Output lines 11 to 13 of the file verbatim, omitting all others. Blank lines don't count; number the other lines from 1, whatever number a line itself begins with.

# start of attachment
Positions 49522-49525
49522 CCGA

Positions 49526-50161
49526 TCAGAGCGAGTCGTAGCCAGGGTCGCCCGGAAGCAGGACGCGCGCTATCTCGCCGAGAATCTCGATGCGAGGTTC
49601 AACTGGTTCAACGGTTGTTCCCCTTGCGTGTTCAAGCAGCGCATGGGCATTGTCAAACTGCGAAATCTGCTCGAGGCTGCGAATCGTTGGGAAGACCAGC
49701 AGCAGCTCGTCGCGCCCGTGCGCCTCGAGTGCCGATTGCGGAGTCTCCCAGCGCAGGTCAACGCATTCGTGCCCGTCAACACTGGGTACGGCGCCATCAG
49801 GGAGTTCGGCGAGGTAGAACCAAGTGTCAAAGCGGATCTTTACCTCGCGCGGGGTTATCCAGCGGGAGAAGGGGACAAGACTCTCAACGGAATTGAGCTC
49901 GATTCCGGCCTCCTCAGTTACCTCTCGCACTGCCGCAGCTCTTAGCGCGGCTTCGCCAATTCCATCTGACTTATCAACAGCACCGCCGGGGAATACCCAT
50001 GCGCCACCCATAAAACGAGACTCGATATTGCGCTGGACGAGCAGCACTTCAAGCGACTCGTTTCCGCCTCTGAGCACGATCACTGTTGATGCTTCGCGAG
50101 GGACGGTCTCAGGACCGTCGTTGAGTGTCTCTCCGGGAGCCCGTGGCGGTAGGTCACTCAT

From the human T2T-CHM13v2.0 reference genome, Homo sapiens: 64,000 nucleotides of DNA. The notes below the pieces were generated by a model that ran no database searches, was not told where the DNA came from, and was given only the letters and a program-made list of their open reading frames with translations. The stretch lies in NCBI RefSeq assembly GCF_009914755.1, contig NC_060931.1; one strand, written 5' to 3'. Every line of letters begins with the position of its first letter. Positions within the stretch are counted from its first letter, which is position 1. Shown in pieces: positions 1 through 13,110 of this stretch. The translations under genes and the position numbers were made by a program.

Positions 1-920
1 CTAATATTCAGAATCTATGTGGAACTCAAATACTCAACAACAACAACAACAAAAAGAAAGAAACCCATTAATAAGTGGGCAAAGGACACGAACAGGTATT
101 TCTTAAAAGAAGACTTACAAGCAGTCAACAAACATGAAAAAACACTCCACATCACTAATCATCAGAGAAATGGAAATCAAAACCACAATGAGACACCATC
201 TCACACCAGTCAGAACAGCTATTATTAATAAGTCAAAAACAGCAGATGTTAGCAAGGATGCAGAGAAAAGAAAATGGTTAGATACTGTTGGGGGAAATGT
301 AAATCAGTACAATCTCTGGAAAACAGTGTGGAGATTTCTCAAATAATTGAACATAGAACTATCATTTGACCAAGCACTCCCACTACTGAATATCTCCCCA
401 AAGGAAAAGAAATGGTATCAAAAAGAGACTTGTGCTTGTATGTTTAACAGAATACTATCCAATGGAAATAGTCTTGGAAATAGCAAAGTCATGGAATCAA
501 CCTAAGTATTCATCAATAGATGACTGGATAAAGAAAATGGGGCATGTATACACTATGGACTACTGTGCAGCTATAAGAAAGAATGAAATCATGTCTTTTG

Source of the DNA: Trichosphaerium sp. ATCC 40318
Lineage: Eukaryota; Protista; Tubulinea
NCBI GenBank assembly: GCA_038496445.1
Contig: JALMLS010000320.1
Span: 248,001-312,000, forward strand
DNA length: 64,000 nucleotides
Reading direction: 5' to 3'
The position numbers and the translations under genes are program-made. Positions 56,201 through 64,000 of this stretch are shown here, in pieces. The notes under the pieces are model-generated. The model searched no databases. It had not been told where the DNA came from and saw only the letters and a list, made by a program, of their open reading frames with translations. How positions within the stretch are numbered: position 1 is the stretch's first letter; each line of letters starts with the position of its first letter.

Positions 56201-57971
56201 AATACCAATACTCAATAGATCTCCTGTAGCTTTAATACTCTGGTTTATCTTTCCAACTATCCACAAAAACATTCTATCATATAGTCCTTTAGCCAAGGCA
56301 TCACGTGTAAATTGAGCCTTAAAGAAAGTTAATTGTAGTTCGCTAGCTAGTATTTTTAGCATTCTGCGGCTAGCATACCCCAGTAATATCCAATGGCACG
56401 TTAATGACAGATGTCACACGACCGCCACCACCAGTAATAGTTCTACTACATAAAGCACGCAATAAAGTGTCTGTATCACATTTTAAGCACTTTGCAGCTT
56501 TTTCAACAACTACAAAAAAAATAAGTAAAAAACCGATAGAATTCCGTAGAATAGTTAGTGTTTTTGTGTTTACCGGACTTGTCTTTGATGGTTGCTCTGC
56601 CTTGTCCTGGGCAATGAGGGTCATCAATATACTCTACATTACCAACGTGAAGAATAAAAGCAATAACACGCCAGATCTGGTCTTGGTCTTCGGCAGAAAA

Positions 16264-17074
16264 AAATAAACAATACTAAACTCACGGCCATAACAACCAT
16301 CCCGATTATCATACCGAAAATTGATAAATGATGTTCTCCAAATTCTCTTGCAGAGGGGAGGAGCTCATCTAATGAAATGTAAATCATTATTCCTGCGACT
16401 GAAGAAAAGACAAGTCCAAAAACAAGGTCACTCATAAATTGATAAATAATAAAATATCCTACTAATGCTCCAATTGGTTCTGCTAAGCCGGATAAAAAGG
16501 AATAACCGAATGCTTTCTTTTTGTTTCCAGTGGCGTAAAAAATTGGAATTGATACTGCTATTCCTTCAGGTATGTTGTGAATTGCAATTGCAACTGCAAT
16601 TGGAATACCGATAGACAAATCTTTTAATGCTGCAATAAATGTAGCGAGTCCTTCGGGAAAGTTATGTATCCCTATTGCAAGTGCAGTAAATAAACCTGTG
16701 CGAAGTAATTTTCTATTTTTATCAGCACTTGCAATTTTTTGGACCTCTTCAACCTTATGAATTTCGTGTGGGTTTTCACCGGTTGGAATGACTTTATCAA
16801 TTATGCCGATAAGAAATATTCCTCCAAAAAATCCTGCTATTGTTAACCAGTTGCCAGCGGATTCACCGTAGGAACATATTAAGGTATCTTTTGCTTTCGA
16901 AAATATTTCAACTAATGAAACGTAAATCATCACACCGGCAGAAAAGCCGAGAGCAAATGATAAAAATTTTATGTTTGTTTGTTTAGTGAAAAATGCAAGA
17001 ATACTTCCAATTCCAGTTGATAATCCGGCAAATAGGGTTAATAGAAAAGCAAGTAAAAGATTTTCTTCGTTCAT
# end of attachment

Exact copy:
From the human T2T-CHM13v2.0 reference genome, Homo sapiens: 64,000 nucleotides of DNA. The notes below the pieces were generated by a model that ran no database searches, was not told where the DNA came from, and was given only the letters and a program-made list of their open reading frames with translations. The stretch lies in NCBI RefSeq assembly GCF_009914755.1, contig NC_060931.1; one strand, written 5' to 3'. Every line of letters begins with the position of its first letter. Positions within the stretch are counted from its first letter, which is position 1. Shown in pieces: positions 1 through 13,110 of this stretch. The translations under genes and the position numbers were made by a program.

Positions 1-920
1 CTAATATTCAGAATCTATGTGGAACTCAAATACTCAACAACAACAACAACAAAAAGAAAGAAACCCATTAATAAGTGGGCAAAGGACACGAACAGGTATT